Supreme Court Says Plaintiffs Can't Stack Class Actions

Ruling is good news for employers that may face costly wage and hour litigation

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Supreme Court Says Plaintiffs Cant Stack Class Actions

The U.S. Supreme Court ruled on June 11 that plaintiffs can't bring successive class-action lawsuits once the relevant statute of limitations has expired. This means that employees will have to litigate their claims as individuals if a court denies class certification and there's no time left under the statute to file a new claim.

Although China Agritech Inc. v. Resh was a securities case, the court's decision will have an impact on all class actions, said Michelle Grant, an attorney with Dorsey & Whitney in Minneapolis.

The ruling is good news for employers. Class actions can cost employers millions, particularly when it comes to state-law wage and hour claims.

Employers aren't as likely now to face "stacked" class actions, explained Kyle Wallace, an attorney with Alston & Bird in Atlanta. Class actions are incredibly expensive to defend, and employers want finality when the statute of limitations has run out, he noted.

Under existing Supreme Court precedent, members of a proposed class have an opportunity to bring individual claims if a court declines to certify, or approve, the class. This is because the clock stops ticking―it tolls―on the statute of limitations for the individual's claim while the class action is pending.  

But the high court clarified that its prior ruling "does not permit the maintenance of a follow-on class action past expiration of the statute of limitations."

Class-Action Procedures

There are a lot of steps involved in class-action litigation. Initially, the lawsuit may be called a putative class action, meaning that the court hasn't decided whether the plaintiffs can proceed as a class, or if it is more appropriate for the claims to be heard individually.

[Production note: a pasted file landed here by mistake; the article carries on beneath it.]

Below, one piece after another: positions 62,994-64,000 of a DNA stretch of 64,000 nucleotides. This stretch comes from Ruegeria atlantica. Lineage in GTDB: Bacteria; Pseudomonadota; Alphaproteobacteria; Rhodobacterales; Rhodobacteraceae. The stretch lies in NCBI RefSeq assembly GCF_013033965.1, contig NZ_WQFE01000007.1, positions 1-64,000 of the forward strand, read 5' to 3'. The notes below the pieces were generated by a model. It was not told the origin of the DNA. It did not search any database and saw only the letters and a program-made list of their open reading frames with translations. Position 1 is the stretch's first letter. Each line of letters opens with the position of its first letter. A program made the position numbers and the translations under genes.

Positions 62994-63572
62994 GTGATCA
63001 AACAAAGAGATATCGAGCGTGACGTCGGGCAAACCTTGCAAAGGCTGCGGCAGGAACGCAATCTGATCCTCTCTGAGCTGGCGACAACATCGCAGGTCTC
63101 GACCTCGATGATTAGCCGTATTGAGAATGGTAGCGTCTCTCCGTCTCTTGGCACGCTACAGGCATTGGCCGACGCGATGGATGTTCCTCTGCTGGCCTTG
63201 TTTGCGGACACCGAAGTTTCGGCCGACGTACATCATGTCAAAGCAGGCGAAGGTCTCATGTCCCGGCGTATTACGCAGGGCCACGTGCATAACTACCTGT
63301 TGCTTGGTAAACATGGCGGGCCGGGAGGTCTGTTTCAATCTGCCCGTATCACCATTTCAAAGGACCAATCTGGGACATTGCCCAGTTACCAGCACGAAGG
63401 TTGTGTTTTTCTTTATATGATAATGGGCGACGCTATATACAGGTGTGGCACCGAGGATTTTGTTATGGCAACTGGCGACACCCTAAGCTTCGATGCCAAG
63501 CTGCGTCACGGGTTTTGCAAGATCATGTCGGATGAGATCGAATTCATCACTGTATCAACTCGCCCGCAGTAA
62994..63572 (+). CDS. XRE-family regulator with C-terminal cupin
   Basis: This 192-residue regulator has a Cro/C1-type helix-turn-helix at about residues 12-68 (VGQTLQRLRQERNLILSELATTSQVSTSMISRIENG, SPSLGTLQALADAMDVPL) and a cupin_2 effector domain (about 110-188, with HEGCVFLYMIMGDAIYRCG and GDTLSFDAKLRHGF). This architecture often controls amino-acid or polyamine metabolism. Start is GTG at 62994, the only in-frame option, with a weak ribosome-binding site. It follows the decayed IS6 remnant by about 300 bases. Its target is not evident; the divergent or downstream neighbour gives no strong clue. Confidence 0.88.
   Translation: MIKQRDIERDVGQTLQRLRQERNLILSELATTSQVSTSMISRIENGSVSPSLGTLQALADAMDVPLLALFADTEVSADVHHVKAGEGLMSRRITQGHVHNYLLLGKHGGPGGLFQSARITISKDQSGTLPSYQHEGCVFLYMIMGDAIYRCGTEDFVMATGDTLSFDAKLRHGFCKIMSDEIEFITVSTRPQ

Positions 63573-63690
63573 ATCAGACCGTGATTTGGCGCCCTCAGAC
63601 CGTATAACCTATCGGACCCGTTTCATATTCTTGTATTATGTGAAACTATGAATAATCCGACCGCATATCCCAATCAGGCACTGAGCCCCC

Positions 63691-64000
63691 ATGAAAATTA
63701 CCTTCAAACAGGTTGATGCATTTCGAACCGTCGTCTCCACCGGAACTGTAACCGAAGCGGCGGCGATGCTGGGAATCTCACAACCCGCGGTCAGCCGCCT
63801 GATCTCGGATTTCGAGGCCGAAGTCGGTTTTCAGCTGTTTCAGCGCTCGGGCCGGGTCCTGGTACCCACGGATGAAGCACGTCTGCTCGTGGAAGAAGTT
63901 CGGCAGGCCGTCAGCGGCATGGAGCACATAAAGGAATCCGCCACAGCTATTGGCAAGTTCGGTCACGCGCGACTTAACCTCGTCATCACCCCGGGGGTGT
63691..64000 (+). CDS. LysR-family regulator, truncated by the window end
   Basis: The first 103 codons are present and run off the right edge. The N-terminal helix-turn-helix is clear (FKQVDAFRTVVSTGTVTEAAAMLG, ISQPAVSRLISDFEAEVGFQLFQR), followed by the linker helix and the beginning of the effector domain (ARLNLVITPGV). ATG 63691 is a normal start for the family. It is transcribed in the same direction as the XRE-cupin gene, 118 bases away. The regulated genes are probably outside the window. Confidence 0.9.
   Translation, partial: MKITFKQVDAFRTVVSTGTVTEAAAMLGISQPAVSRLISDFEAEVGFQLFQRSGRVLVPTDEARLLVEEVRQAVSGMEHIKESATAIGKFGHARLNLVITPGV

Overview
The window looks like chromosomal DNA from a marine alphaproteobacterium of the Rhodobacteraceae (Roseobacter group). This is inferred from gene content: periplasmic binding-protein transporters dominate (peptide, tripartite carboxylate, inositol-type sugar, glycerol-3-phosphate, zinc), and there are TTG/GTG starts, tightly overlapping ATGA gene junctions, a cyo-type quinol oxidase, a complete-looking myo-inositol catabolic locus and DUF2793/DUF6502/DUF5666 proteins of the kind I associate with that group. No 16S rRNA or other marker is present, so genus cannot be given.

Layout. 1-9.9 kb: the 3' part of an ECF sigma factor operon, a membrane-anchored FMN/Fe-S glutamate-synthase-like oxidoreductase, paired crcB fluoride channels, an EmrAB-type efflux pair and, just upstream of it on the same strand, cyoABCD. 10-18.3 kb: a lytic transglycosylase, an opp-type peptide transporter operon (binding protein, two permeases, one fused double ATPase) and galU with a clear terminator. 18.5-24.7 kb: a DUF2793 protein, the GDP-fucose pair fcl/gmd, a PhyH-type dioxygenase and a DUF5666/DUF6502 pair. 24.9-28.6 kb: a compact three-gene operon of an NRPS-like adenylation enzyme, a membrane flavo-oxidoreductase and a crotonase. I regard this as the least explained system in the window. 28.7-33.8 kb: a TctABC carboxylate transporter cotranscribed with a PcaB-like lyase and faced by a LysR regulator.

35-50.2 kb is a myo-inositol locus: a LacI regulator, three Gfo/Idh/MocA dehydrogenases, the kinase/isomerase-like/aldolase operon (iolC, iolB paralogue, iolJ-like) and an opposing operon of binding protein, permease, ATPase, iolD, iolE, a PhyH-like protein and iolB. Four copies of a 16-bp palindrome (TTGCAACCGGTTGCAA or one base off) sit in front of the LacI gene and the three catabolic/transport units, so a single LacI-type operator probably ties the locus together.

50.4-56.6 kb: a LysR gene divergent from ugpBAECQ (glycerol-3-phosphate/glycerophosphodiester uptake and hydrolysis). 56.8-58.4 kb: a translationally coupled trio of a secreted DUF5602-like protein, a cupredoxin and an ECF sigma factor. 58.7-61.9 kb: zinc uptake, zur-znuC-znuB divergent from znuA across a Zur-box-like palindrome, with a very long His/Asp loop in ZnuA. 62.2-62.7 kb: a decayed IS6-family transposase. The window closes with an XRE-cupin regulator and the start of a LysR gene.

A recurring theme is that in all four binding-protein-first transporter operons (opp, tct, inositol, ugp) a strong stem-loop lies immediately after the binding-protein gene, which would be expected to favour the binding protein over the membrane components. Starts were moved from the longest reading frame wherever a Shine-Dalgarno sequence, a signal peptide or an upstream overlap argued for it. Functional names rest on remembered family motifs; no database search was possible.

The named plaintiffs—the ones who brought the action on behalf of the class—have to show that numerous class members all suffered a similar injury because of the defendant's alleged wrongdoing.

For example, three workers might file a lawsuit claiming that their former employer failed to pay them overtime wages in accordance with state law. Those three workers would be the named, or lead, plaintiffs in the case. They may assert that the employer had a companywide practice of requiring employees to work off-the-clock time at the end of their shifts. If the plaintiffs seek to represent all other similarly situated employees in a class action, those other employees would be the unnamed class members.

[SHRM members-only toolkit: Determining Overtime Eligibility in the United States]

Once a class is certified, the named plaintiffs need to take reasonable steps to identify and notify the unnamed class members about the lawsuit, as a judgment or settlement in the case would apply to them.

The unnamed plaintiffs can choose to opt out of a lawsuit and either bring their own action or elect not to sue at all. If they opt out, they are not legally bound by a judgment or settlement in the case and would not receive any portion of a monetary award.

Employers should note that opt-in or collective actions under the Fair Labor Standards Act work a little differently than class actions do under Rule 23 of the Federal Rules of Civil Procedure.

The Ruling

If a court doesn't certify the class action, unnamed members can intervene in the existing case and become a named plaintiff—the suit just wouldn't be a class action and therefore wouldn't apply to anyone who is not a named party. They may also elect to file separate individual lawsuits.

Under Supreme Court precedent, the unnamed members of the proposed class don't have to worry about the limitations period running out while they are waiting to see if the class will be certified, Wallace said. "If you are a member of the class, you are going to get tolling."

Without tolling, potential class members would have to file protective motions to intervene in the event that a class was later found unsuitable, or they would have to file separate actions, which would result in "a needless multiplicity of actions" filed by class members preserving their individual claims, the high court reasoned.

But there was disagreement among the federal appeals courts as to whether the statutory period for filing additional putative class claims was also tolled, Grant said. 

In China Agritech, the Supreme Court said it was not.  Neither of the court's prior rulings on individual actions "so much as hints that tolling extends to otherwise time-barred class claims," Justice Ruth Bader Ginsburg wrote. A plaintiff who waits out the statute of limitations can't "piggyback" on an earlier, timely filed class action, she added. "The 'efficiency and economy of litigation' that support tolling of individual claims ... do not support maintenance of untimely successive class actions."

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